it gets very hot. But some background: I enjoy having long hair, I'm just a little bored, but I think my current grown-out cut suits my face very well. Also, I am in love with my natural color, it is perfect for my complexion; however, I am beginning to get grays and so will have to let go of my love for my natural color sooner anyway (I know what you must be thinking...grays?!? How? You are far too young for grays! Why, you can't be older than 18! Wrong, I am 26 and while I still think I am too young for grays both my cousin Paula and my soon-to-be-brother-in-law Jon laugh in my face as they began going gray at 16).Me now:
What Jess thinks I should do:

What I'm thinking is a little more length than Lily here, maybe a little below shoulder length (that still takes about 6 inches of hair off) and with lowlights of her color and blonde highlights. That way, I can keep some of my natural color and length and still do something new and fun! Thoughts?

Every Flower Must Grow Through Dirt

I've always been entranced by stories of homeless people, especially young people, and people who come through such debilitating and gritty situations to find life and love and meaning. I devoured stories about life on the edge, punks, rebels, addicts. My life seemed so whitewashed and clean compared to theirs and so...boring. I wanted a life of excitement and the straight and narrow path didn't really seem to accomodate that. Why did I find beauty and excitement in these other lives and not in my own? Because there is beauty in grittiness.There is rawness and realness to a gritty life, a life on the edge. There is no room for maybe or maybe not, only do or don't, live or die. In a way, it is a very profound life. You must always be real and up-front, in touch with who you are, and because, most often, a gritty life is a life at rock bottom or close, you can be who you want to be. Being empty leaves you with space to fill up with and what you fill up with is your choice.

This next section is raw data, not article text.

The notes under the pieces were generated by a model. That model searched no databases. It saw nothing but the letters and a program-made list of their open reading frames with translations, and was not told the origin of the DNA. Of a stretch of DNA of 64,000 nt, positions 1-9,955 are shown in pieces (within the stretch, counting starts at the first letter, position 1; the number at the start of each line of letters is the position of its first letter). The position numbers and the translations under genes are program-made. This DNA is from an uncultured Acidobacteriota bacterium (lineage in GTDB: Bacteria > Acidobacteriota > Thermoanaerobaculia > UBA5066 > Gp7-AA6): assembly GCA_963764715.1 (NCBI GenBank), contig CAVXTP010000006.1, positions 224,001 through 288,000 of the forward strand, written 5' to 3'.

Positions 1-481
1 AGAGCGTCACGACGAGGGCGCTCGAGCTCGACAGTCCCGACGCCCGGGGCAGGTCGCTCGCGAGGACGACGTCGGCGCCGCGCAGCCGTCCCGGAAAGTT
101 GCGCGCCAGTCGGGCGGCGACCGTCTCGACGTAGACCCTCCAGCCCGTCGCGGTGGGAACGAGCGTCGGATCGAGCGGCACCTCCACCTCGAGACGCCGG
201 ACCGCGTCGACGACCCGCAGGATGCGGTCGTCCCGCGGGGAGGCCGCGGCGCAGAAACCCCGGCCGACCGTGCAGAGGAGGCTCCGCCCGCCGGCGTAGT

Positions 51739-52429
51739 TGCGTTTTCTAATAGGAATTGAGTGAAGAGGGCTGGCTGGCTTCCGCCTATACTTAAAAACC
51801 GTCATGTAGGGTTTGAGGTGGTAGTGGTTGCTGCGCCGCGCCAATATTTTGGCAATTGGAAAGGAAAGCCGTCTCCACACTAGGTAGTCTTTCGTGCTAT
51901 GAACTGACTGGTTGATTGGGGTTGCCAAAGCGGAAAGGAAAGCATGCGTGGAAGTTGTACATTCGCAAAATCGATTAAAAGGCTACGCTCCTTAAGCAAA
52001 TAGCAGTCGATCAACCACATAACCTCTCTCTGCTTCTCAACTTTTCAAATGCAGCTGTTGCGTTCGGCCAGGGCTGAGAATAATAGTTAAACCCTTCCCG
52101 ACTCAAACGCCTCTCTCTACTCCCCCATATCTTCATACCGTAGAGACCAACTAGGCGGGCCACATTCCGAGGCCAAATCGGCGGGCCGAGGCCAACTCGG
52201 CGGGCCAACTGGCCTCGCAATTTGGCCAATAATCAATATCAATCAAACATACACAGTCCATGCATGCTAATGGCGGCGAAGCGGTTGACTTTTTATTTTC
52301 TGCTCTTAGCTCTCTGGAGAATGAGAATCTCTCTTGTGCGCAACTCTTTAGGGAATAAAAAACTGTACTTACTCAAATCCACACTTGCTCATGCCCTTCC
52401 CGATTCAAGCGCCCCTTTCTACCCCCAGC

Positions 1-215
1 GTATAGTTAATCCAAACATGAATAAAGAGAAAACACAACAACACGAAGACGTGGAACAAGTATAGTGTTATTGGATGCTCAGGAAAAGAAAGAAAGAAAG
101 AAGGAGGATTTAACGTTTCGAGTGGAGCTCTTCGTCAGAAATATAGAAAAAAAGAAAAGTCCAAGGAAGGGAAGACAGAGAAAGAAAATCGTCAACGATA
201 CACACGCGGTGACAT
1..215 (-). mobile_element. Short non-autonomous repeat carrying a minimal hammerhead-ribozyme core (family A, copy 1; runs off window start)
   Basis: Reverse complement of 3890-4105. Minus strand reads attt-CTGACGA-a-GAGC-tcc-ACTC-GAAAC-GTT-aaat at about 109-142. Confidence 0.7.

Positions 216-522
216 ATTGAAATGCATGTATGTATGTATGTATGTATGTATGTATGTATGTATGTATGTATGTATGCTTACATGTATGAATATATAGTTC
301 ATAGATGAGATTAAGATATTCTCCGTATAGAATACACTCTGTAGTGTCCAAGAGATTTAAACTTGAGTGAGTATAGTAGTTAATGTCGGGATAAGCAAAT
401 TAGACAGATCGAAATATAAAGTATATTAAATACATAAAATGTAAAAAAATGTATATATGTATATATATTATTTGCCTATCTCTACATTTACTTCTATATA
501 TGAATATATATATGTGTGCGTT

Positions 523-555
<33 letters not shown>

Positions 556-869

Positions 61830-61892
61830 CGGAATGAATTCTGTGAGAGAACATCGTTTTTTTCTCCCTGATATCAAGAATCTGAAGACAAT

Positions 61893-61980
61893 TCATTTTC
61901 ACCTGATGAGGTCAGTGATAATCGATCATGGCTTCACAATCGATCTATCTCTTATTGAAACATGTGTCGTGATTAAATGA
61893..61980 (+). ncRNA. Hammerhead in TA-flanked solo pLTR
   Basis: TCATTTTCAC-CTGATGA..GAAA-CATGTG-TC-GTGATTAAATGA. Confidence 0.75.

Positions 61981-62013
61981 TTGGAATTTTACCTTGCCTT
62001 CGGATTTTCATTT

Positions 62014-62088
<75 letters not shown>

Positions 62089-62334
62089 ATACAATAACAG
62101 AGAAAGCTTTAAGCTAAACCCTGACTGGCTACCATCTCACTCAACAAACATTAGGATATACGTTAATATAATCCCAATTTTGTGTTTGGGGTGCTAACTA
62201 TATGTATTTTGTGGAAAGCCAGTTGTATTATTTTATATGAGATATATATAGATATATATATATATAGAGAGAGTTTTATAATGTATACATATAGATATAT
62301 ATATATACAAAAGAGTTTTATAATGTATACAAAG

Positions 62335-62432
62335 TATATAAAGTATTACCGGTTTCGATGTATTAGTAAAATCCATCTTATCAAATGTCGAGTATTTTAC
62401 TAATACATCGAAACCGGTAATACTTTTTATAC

But what we know about a gritty life is that it doesn't normally end well. With that emptiness come the natural desire to be full and some people do not know how to fill themselves with good things. Addiction, over-dose, death, and suicide often ensue. This does not appeal to me.

I want a raw, real life full of adventure and excitement. I don't want to just explore a place, I want to play in it. But I don't want a whitewashed life, never experiencing any suffering. Why? Because out of our suffering emerges such beauty and virtue, resistance and perseverance--all of the things that can make us great.

And that's how I fell in love with Christ. That's when I discovered who I want to be and how I want to live my life. God, Who did not spare Himself any pain or suffering but Who also led an amazing life of joy, excitement, intimacy, and love.

There is realness in pain. When we have nothing left, there is no fear in showing who we are or where we are at. This is Christ's call to us everyday, to be who we are, who we are created to be. And above all else, I am His.

Sunday, September 25, 2011